If you should be on the highway when "42nd Street's" 19-tractor-trailer caravan is en route, watch out. The show is like a small city, traveling with its own beauty salon, washing machine and dryer, and tailor shop, not to mention more than 2,000 wardrobe items and 20,000 light bulbs, all of which are installed in whatever theater the show is playing.

There are four companies of the show now tapping away, which should qualify it as a minor industry. Two are more or less permanently playing in London and New York, and the other two are on the road. It takes a week just to install the 20 sets -- or 40 people working 120 hours. To facilitate matters, each road company has two floors, or decks, that alternate between cities. While one floor is being tapped on in Washington, the other floor is being installed in Philadelphia. Or vice versa.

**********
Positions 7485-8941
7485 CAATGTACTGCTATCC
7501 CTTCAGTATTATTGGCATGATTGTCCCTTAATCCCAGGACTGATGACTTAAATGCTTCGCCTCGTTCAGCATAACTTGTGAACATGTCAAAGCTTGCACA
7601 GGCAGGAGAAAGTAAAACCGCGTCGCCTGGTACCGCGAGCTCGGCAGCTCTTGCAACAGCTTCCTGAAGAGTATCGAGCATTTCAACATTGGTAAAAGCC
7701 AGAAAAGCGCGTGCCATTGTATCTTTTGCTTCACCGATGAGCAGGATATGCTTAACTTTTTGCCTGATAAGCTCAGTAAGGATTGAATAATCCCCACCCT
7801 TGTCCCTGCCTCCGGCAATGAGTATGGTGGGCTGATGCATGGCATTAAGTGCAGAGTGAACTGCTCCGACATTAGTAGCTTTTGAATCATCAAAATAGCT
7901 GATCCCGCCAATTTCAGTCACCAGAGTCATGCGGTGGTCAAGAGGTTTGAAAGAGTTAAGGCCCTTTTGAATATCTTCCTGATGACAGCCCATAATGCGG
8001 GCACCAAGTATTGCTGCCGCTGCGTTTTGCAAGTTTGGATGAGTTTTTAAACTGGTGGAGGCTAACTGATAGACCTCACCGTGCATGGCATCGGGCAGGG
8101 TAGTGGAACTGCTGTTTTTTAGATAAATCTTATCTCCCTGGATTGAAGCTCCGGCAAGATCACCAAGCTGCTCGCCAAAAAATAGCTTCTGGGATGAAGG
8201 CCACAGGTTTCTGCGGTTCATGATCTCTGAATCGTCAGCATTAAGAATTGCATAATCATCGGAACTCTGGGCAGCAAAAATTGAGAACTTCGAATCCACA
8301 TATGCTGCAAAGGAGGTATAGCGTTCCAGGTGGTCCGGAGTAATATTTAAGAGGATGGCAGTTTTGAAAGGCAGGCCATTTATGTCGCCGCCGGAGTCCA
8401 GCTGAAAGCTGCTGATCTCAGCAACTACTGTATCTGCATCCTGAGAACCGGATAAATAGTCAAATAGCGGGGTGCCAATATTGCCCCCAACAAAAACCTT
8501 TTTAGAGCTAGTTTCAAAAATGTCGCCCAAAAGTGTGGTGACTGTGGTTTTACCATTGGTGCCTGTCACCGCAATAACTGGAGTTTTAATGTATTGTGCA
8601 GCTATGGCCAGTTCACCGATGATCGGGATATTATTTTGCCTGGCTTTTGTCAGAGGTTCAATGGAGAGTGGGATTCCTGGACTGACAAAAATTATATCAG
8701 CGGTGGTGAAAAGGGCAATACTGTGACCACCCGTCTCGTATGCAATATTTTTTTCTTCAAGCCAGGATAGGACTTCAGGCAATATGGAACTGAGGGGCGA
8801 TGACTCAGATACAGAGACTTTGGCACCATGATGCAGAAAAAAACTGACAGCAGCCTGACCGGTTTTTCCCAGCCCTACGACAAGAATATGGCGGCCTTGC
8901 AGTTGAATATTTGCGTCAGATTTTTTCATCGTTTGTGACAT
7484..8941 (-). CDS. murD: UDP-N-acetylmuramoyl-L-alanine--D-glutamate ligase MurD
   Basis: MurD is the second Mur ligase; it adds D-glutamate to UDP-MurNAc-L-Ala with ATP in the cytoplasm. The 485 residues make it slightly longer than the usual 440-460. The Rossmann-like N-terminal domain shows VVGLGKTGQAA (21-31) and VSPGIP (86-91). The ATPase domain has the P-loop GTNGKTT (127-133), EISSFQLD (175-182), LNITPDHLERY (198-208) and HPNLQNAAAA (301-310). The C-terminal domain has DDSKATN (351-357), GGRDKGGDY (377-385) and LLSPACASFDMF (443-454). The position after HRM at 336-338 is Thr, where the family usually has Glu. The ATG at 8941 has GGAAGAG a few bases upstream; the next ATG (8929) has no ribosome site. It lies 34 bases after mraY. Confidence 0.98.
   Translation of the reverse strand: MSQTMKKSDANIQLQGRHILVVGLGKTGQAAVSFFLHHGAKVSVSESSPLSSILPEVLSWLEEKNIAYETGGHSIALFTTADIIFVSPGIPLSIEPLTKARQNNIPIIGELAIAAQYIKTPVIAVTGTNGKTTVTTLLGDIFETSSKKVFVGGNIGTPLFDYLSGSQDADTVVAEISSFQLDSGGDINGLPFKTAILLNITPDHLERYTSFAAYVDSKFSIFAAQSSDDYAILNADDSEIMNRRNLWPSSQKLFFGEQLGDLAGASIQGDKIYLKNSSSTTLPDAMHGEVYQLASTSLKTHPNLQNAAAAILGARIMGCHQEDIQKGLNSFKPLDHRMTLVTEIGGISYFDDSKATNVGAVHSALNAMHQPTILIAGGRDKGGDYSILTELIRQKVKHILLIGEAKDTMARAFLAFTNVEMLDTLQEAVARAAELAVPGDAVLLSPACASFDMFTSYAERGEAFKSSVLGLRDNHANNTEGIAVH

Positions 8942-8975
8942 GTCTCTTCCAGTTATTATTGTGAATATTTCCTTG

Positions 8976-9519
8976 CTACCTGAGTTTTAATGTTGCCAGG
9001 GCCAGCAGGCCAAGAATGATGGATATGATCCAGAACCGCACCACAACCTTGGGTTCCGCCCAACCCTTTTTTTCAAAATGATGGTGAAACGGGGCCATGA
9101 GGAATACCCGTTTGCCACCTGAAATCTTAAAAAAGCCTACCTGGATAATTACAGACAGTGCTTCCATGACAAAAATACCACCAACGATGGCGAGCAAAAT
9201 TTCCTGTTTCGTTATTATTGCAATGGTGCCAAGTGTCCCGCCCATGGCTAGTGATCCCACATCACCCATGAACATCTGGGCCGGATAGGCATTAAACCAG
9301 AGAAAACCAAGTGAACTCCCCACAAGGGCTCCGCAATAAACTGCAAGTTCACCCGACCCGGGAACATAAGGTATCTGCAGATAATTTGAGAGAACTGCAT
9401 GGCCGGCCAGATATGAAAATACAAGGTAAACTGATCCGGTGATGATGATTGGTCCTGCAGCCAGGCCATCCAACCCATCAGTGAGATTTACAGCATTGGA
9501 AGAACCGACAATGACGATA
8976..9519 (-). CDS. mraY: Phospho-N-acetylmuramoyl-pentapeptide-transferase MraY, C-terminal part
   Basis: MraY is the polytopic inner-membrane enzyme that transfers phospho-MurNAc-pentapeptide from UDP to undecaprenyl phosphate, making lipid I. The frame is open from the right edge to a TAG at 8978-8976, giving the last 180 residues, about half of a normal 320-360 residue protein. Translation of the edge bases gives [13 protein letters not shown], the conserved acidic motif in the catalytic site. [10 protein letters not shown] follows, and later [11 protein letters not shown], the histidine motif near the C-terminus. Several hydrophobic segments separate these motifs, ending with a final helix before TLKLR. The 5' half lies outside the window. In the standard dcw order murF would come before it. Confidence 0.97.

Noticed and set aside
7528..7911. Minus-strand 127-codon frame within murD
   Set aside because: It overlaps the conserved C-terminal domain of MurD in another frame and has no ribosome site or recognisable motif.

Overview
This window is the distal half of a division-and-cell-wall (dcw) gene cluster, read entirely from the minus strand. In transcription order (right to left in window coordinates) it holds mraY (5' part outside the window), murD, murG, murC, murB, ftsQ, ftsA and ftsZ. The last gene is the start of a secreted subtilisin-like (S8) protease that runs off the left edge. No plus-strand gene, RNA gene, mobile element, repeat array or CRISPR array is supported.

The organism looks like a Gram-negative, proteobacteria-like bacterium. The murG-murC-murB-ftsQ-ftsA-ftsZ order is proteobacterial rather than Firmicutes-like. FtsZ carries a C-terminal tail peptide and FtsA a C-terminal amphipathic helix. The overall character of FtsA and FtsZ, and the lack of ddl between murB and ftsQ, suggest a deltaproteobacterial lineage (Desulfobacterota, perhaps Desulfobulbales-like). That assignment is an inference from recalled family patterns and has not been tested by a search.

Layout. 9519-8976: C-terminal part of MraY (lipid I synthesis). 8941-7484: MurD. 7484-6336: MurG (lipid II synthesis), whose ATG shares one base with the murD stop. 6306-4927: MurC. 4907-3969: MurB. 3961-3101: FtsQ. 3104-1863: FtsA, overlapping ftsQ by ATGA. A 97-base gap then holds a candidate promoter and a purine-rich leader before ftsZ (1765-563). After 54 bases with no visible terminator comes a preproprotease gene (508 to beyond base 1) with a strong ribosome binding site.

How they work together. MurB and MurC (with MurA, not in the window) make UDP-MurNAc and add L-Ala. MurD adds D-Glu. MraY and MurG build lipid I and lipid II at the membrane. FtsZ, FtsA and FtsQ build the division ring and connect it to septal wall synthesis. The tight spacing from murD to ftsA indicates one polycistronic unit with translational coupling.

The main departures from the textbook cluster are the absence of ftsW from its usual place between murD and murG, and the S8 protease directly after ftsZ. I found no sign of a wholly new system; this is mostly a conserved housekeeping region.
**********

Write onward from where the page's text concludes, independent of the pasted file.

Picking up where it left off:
Three veteran David Merrick employes are the generals in charge of this army. Willard Shaffer, who has worked for the producer for 30 years, coordinates the tractor-trailers and supervises the put-in and the strike. Fred Feller, who has been building sets for 42 years, 30 of them with Merrick, is the "advance man," and handles the specifics of assembling the sets. Leo Herbert is called production property man, but he actually figures out where to house the costumes and props in each theater, sets up places for quick costume changes and worries about moving the 71 company members and all their personal stuff. A former actor, Herbert has been in technical theater since 1947.